Trout with Lemon and Capers

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Trota – Italian Style!

Trout finish 2 with script

Buon giorno!

Trout? Italy? Really? You betcha! Trout or trota is found, fished, and eaten in several areas of Italy – Piemonte, Umbria, Tuscany, Lake Garda, and even Sardinia for starters! Those of you growing up in Italian homes and who also had fathers who lived for fishing, as I did,  will remember the lovely tender trout  – rainbow, brook, brown, and lake, perfectly filleted and prepared at home with a little of this and a little of that. These wonderful fish, freshly prepared at home, provided some of the most memorable dinners for us. I shall refer to the dish as TROUT WITH LEMON AND CAPERS. Undoubtedly, some of you may be familiar with the dish and its ingredients and remember how tender and buttery it was.

Actually, fly fishing is not uncommon in Italy. In several areas of Umbria and Tuscany, you will find that the “catch and release” system is in full use for fly fishermen. You will find brown, rainbow, leopard, and marble trout.

Thanks to the wonders of modern markets, we don’t have to have a fisherman in the house to provide fresh and delicious trout for us. Most fish markets and grocers carry fresh trout regularly. Usually, the trout you will find will be rainbow trout. The types of trout you will find may depend on your location, but occasionally, you will also find lake trout, as you see used in the photos here. The lake trout is larger and the fillets are thicker. The resulting buttery flavor remains the same with either.

One thing I particularly love about trout, aside from its flavor and ease of cooking, is that it is NOT fishy tasting,as with many fresh water fish. It has wonderful flavor that should appeal to everyone.

So let’s think trout… and think Italian! Now, for a SERIOUSLY delicious dish!!


Serves: 2-3

Prep: 10 minutes

Cook: 10-15 minutes


2 Fresh Any Type of Trout Fillets – 1 – 1 1/4 lb. total

(Lake Trout used for photos – if thinner fillets you may need less cooking time)

Extra Virgin Olive Oil

1 Clove Fresh Garlic, chopped finely

Dried Oregano

1/4 C. Capers – rinsed and drained

3 Pats Butter per fillet

Thin Slices Fresh Lemon

Salt and Pepper to taste

White Wine (optional)


Lay your fillets in an Oiled pan.

Drizzle with a nice Extra Virgin Olive Oil.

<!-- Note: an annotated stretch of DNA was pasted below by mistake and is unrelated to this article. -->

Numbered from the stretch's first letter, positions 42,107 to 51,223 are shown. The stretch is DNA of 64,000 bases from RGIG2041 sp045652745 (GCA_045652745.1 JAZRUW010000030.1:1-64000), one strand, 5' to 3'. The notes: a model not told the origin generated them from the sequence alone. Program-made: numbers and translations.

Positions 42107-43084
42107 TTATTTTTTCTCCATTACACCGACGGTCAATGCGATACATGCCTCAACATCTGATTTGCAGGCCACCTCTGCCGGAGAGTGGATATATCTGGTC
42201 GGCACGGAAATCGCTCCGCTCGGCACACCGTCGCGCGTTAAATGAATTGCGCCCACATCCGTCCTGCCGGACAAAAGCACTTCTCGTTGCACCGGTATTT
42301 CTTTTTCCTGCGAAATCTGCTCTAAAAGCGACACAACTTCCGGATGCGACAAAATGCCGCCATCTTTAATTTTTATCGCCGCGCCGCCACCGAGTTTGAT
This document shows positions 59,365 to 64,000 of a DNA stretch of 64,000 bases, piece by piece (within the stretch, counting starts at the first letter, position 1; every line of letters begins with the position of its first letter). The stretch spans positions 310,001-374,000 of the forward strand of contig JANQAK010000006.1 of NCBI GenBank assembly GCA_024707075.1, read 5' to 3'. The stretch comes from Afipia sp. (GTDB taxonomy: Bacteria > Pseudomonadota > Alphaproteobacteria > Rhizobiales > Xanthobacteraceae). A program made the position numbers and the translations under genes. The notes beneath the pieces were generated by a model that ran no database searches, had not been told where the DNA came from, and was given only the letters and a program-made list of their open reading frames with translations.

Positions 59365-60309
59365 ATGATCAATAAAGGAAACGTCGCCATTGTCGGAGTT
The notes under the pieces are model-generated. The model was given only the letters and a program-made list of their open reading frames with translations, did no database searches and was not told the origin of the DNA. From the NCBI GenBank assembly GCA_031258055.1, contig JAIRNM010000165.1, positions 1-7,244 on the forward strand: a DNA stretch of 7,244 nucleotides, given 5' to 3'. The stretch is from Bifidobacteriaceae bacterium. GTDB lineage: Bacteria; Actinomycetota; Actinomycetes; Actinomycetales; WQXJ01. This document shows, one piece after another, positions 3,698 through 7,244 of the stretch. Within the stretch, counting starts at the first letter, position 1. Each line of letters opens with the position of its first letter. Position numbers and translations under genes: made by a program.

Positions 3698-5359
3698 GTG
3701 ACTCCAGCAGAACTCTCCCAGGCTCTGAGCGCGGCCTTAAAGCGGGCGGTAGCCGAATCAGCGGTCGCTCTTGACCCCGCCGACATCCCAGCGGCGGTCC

Distribute the finely chopped garlic over the top.

Add some salt and pepper to taste.

Sprinkle the fillets with dried oregano.

Add the capers on the top of both fillets.

Follow with the pats of butter.

Top with lemon slices.

Finally, sprinkle with some white wine. (optional)

Trout 1

Bake in a 400 degree oven for 10-15 minutes depending upon thickness of fillets until done.

A decision on a wine pairing with fish isn’t always what you’d expect. With TROUT WITH LEMON AND CAPERS, I like a wine that is more buttery and has a little more body. I like a buttery Chardonnay or a Rosé with this one because of the way the dish is prepared with the rich flavors of the butter and herbs along with the flavor of the trout.


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May: Bucatini with Sicilian Tuna Sauce

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Bucatini al Tonno e Capperi

Sicilian Tuna Sauce finish with script

Buon giorno!

Sicily is known for so many dishes and several can make the claim of “ signature dish”. BUCATINI WITH SICILIAN TUNA SAUCE or “Bucatini al Tonna e Capperi” is one of them. Many who came from Sicilian kitchens will remember this Tuna Sauce made from canned tuna. CANNED? Yes – the authentic dish is prepared with canned tuna packed in oil. The flavor of this sauce cannot be overlooked. It has the essence of the sea without being fishy. It is a beautiful sauce that qualifies as “peasant food” because of its simplicity. Even so, you can tell from the photo that this sauce is well suited for guests at your table and a special dining event. I highly recommend this as one of your “on the patio” dishes for the warmer season ahead. As an added benefit, as with so many Mediterranean dishes, this is a healthy example.

Ahhhhh, Sicilia!

View from Erice - ancient city-hour south of Palermo

The tuna: Even the Sicilians use the canned tuna for this recipe, although they are on an island surrounded by all that beautiful blue water where fish abound. However, your choice of canned tuna is important. I recommend the White Albacore packed in oil. The water packed variety will not give you the level of flavor desired here. You will drain the tuna so don’t worry too much about the oil. Although any White Albacore Tuna packed in oil will do, I like to use a particular brand that I find at Fresh Market by “Wild Planet”. The tuna is “pole caught”! Yes they actually fish for it!  The flavor is really lovely, and it is packed in olive oil. It is a little more expensive that your usual brands but so worth it if you can find it.